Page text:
LSAT Practice Tests

sfreuden
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Joined: Wed Aug 11, 2010 11:23 am

LSAT Practice Tests

Postby sfreuden » Sat Dec 11, 2010 11:38 pm

How accurate do you find LSAT practice test scores? Because I just took my first one, and I'm pretty pleased with the results - but the test is from 1993, so I am wondering if that is at all an accurate predictor of actual score.

Has anyone had large discrepancies between practice scores and actual scores? Are results mostly consistent?

Thanks.

poi
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Joined: Sat Sep 18, 2010 7:56 am

Re: LSAT Practice Tests

Postby poi » Sat Dec 11, 2010 11:43 pm

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Last edited by poi on Wed Jan 11, 2012 12:09 pm, edited 1 time in total.

sfreuden
Posts: 84
Joined: Wed Aug 11, 2010 11:23 am

Re: LSAT Practice Tests

Postby sfreuden » Sun Dec 12, 2010 5:45 pm

Thanks for responding. That's what I was worried about. I guess I should get some of the newer PTs as well.

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confusedlawyer
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Re: LSAT Practice Tests

Postby confusedlawyer » Sun Dec 12, 2010 5:48 pm

PT's in general aren't an accurate indication of what your real score will be. The testing day conditions are open to so many variables, sometimes it feels like a lottery rather than a standardized test.

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robotclubmember
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Re: LSAT Practice Tests

Postby robotclubmember » Sun Dec 12, 2010 6:25 pm

confusedlawyer wrote:PT's in general aren't an accurate indication of what your real score will be. The testing day conditions are open to so many variables, sometimes it feels like a lottery rather than a standardized test.


It depends on what kind of test taker you are I guess. I think the recent tests are a very strong predictor of actual performance and are the strongest tool to prep by. They are actual LSATs, after all. They are highly accurate. But the tests have trends by time period, so the further back you go, the less relevant those tests become.

The testing day conditions are open to variables. That's why you prepare for that too.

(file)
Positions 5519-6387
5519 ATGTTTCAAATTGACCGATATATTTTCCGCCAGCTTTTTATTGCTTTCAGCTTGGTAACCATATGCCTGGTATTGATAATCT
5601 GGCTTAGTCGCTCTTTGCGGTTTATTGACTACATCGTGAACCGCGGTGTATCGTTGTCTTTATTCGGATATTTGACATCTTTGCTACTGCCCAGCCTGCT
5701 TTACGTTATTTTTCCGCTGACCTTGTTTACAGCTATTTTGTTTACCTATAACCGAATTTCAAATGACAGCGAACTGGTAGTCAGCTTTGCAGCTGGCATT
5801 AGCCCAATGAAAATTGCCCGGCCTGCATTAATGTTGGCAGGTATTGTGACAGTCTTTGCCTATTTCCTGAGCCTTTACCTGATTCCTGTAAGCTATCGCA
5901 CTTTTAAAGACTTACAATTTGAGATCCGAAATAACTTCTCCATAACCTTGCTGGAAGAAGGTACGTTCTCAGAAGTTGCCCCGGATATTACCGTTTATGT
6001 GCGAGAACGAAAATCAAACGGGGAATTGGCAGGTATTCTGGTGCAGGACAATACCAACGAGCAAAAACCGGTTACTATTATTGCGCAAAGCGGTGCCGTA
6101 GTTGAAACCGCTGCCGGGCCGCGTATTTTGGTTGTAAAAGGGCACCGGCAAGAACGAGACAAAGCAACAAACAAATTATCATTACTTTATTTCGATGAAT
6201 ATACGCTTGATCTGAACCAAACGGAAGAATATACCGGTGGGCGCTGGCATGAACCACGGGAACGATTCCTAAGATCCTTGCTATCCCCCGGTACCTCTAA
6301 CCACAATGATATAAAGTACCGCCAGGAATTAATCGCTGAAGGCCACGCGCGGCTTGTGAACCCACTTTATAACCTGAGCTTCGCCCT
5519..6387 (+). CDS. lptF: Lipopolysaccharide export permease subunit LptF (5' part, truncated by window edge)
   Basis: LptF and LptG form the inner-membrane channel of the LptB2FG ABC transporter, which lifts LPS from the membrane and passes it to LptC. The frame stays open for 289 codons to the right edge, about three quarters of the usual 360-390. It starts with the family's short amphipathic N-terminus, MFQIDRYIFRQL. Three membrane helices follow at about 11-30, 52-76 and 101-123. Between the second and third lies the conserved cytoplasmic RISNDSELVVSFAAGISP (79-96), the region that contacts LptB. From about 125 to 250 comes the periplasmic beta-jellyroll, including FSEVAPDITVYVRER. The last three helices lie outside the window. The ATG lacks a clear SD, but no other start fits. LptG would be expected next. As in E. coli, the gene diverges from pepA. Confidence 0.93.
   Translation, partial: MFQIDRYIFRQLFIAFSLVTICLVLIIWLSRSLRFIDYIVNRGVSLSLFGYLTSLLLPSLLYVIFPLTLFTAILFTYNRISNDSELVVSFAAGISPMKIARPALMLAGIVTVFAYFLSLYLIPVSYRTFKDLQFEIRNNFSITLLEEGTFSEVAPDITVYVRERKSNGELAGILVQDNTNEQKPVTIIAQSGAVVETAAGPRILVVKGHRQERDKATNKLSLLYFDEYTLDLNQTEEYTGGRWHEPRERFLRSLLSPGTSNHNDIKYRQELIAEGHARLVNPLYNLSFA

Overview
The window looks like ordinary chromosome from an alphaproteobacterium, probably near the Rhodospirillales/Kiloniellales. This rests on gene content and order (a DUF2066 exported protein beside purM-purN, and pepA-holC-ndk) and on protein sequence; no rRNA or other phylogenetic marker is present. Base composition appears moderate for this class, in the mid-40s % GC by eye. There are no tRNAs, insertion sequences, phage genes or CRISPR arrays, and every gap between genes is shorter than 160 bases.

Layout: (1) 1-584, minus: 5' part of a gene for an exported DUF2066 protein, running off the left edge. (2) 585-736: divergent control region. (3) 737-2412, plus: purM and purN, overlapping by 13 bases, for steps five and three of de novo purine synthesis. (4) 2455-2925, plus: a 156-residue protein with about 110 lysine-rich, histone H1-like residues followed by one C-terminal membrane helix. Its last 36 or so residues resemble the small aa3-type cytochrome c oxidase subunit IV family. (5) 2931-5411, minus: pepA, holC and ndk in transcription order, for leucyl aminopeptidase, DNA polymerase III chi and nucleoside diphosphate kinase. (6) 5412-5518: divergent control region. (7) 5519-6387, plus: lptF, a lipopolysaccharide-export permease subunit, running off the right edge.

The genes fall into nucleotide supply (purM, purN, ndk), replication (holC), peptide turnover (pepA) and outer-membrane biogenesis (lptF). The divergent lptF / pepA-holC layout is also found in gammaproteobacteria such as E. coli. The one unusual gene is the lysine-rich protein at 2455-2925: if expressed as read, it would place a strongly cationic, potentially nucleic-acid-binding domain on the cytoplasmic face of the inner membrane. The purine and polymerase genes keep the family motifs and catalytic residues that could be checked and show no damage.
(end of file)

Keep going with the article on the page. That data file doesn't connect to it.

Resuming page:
For example, I shit anywhere from 2 to 4 times before noon (assuming I'm up at the standard of 7:30). I eat 4000+ calories a day because I like to lift weights. I knew this would be a challenge for test day... if you get up to go to the bathroom, may as well just turn your test in and leave (unless you're just that good). So I scaled my sleep schedule back the week of the test to be up by 4:30, so I could have my very active digestive tract vacated by the time I was sitting down taking the test. I knew there would be distractions, so I prepped in coffee shops and libraries. I never took a prep test at home. We all know that this shit is timed. So I timed myself religiously and dropped the pencil as soon as the time expired. You do things to get ready to be able to handle test day variables within reason, and then when you take the PT's, they should yield a pretty accurate indication of your test day performance.

I'm not smart enough to do well on the LSAT without preparing for it as hardcore as possible. But even if you aren't hardcore hitting it every day, you do have to prep honestly, or else the PT's probably aren't very accurate.

172/173ish represents the 99th percentile of test takers. Now, this forum has a lot of elites, sure, but there is a limited number of people that test in that range ON TEST DAY. There are plenty of people who take practice tests and get in that range though. Only 3 out of 10000 people get a 180 on test day, but a lot more than that will hit it in their PTing. I did. But I took it under ideal circumstances too, with an iPod on, totally chilled out, in the middle of the afternoon. So does that really count? It counts for practice but no, not as an accurate indicator of likely test day performance. If you read the forums now you'll find these same people who consistently destroyed their PTs are all freaking out over Dec's test because it was harder than they expected. They are trying to convince themselves the test was harder. It wasn't. They probably just didn't prep honestly. I would get false hopes too if I took PT's in nothing but optimized circumstances. There are variables, like confusedlawyer said, but you can incorporate almost all of them into your study regimen, within reason.